GREENBELT, Md. (November 07, 2018)—For the 52nd consecutive year, Maryland Democrat Ben Cardin has been elected to hold public office.
Cardin was elected to a third term in the United States Senate Tuesday, capturing the lion's share of the vote on a rainy day in Maryland and earning an early call from the television networks.
"I can tell you that rain did not stop the enthusiasm of the voters," Cardin told Capital News Service Tuesday evening outside Eleanor Roosevelt High School in Greenbelt. "That gives me great encouragement about a 'Blue Wave.' So I'm very optimistic that we're going to see great results here in Maryland and around the nation."
"Voters are anxious to come out to vote, and they're here," the senator said. "They recognize that this midterm election is about the future of our country. So, you see the type of enthusiasm that you see in presidential years. And that's very exciting to hear."
Cardin, 75, was elected to the Senate in 2006 after serving 20 years in the House and the previous 20 years in the Maryland House of Delegates. With such a lengthy career, he's seen many a president come through Washington. President Donald Trump, Cardin said, may have been a a driving force in this year's voter turnout.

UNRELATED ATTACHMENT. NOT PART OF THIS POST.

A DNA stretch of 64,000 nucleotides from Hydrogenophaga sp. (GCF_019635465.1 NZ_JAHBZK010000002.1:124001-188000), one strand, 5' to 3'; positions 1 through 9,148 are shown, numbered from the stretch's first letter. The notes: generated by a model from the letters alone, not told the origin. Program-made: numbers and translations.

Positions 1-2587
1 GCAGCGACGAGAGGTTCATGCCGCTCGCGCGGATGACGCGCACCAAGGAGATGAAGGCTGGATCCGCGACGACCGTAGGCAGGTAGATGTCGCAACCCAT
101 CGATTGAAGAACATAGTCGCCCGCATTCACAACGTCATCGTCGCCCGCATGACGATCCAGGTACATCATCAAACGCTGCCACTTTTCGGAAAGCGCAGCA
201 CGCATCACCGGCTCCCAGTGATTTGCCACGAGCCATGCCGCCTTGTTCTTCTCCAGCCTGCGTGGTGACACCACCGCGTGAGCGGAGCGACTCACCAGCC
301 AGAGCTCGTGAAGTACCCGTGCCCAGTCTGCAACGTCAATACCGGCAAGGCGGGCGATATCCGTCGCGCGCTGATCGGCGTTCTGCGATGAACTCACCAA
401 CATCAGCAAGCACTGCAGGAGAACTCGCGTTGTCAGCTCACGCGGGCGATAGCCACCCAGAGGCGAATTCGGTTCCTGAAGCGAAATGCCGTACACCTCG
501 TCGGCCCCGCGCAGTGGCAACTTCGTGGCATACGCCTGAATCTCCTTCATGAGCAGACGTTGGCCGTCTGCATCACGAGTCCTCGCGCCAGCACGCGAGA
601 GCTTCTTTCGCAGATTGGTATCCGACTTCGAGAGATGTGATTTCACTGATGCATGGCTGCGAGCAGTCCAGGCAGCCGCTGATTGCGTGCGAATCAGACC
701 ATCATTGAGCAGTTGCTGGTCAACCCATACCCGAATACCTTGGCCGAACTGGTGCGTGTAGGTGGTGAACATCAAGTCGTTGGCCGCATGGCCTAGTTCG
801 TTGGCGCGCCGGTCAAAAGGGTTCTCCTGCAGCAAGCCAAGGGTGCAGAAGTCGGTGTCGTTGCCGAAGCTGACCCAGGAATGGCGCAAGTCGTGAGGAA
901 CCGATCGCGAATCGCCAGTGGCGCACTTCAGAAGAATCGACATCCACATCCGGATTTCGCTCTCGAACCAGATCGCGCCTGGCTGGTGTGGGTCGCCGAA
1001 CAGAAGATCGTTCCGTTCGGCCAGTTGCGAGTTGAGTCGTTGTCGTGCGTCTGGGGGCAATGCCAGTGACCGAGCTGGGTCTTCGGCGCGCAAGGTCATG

"I think President Trump has been the motivating factor for voters—those who agree and those who disagree with his policies," Cardin said. "They recognize that this midterm election is about whether we want to have an independent Congress, independent elected officials that will act as a check and balance on the president."
Cardin was opposed by Towson University professor Tony Campbell and independent Neal Simon, a Potomac businessman. During his time in office, Cardin said he has practiced working across party lines; he ran his campaign on similar grounds. That's part of the secret, he said, to his longevity in public office.
"What I try to do is represent the people of this state and I've been able to get things done," Cardin said. "It's a tough environment, and yet I've been able to stand up to President Trump when he has affected our values.
"I think it's the ability to work across party lines and get things done, but standing up to the president when he's leading this country in the wrong direction," the senator said.
In an October debate, Cardin echoed a similar message.
"When the election's over, you've got to govern, you got to work together," the senator said.
Campbell said he would do more than Cardin on education, environment and public safety.
"A leader should step up," he said.
Simon said he would transcend partisan conflict and bring his business experience to the Senate.
"My Number 1 priority as a U.S. senator will be to help people in Maryland get ahead, and that starts with good jobs," Simon said.
Also on the ballot was Libertarian candidate Arvin Vohra.